In another interesting study, n-butyl levulinate was synthesized from the esterification reaction of levulinic acid with n-butanol using various large and small pore zeolites. This investigation demonstrated that the pore size, porous structure, strength, and acid density are all parameters affecting the activity of zeolite catalysts in the studied transformation. The preferential order for increasing the yield of the desired product was reported to be: H-beta > H-Y > H-ZSM-5 > H-MOR. The authors concluded that moderate acidity and three-dimensional structures with medium pore sizes, such as that present in β-zeolites, confer these materials a unique combination of attributes, leading to 82% acid conversion with 100% selectivity towards the desired yield [118].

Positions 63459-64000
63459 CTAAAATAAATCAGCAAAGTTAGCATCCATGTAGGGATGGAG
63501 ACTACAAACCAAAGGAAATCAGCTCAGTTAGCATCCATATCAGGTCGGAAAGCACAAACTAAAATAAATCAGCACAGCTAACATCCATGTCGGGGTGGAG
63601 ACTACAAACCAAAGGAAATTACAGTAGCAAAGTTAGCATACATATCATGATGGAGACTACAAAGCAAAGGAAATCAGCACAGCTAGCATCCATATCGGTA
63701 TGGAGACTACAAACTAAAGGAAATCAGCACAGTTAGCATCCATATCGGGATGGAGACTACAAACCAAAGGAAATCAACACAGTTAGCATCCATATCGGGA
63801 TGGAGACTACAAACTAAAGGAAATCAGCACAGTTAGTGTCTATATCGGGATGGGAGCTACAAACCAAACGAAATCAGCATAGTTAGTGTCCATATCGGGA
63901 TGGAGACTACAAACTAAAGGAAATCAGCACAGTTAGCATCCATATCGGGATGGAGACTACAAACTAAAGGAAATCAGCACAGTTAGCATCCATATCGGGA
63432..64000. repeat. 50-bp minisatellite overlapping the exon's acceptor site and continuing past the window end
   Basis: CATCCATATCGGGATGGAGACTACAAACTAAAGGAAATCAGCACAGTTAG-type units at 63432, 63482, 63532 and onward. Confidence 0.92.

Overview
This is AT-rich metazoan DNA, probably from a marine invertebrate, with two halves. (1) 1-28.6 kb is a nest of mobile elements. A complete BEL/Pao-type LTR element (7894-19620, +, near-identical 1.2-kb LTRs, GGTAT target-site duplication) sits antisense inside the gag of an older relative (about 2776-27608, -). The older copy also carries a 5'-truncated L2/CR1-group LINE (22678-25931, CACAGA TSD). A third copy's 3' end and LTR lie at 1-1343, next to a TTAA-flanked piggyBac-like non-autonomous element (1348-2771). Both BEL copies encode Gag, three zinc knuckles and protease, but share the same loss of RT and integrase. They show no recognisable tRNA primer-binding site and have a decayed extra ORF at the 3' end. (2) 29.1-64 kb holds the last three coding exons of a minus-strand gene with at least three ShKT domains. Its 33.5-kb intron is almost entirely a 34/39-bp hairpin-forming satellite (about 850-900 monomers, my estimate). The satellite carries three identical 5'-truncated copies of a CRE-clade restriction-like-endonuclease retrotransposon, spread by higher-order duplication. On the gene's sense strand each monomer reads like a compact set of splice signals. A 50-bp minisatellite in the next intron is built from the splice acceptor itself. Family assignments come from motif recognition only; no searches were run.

Citrate esters are widely used as nontoxic plasticizers in toys, coatings, medical products, printing ink, cosmetics, and biodegradable polymers food additive [119,120]. Nandiwale et al. [121] reported the synthesis of triethyl citrate (TEC) by citric acid (CA) esterification with ethanol over modified H-ZSM-5 zeolite. Various micro-meso composite samples were synthesized by alkaline treatment of H-ZSM-5 zeolite. Among them, M-HZ-50.6 catalyst with 87% crystallinity was found to be an effective catalyst with 96% citric acid conversion, reusability of six cycles, and 64% TEC selectivity [121]. In another study, TEC was synthesized in the presence of parent USY and different percentage phosphonated USY (P-USY) zeolite catalysts in a closed batch reactor (Figure 11). The effects of reaction conditions, such as the reaction temperature (363–403 K), the ratio of catalyst to CA (0.05–0.25), and the ethanol-to-CA molar ratio (5:1–20:1), were investigated in view of maximizing TEC yield and CA conversion. In comparison with USY, P-USY catalysts were observed to be a superior catalyst, which is related to the enhancement of total acidity with phosphonation. Moreover, it was found that P2USY (2% phosphorous loaded on USY) was the optimum catalyst with 82% TEC yield and 99% CA conversion [122].